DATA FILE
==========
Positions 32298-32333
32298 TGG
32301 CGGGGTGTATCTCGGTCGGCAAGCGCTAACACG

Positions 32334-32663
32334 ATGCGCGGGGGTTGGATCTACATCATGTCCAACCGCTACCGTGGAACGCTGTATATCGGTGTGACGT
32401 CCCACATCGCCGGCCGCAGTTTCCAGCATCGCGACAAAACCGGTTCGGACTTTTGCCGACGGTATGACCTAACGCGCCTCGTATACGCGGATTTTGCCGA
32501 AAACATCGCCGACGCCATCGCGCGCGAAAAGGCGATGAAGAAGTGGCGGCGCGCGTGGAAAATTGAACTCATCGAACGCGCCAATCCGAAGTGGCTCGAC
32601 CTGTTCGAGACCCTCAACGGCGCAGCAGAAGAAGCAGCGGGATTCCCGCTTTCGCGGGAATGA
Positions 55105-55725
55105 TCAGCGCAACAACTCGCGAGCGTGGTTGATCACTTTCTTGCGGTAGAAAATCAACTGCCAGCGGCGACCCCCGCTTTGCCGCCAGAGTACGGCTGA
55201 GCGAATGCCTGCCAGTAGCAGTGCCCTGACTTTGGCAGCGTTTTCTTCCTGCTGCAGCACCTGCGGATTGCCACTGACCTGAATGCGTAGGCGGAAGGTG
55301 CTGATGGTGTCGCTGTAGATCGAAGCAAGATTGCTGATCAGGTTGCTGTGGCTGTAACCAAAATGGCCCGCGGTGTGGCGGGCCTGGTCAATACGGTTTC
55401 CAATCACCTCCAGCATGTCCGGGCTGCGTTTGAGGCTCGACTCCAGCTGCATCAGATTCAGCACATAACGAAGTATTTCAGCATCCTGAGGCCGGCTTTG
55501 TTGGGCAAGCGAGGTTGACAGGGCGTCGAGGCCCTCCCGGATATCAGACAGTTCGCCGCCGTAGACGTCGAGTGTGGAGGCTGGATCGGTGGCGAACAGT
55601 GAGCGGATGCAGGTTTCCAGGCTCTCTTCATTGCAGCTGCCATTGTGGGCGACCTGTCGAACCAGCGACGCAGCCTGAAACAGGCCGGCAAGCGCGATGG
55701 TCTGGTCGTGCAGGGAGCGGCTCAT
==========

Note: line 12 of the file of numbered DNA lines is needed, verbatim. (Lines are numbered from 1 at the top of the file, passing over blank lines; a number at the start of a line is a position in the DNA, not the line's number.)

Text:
55301 CTGATGGTGTCGCTGTAGATCGAAGCAAGATTGCTGATCAGGTTGCTGTGGCTGTAACCAAAATGGCCCGCGGTGTGGCGGGCCTGGTCAATACGGTTTC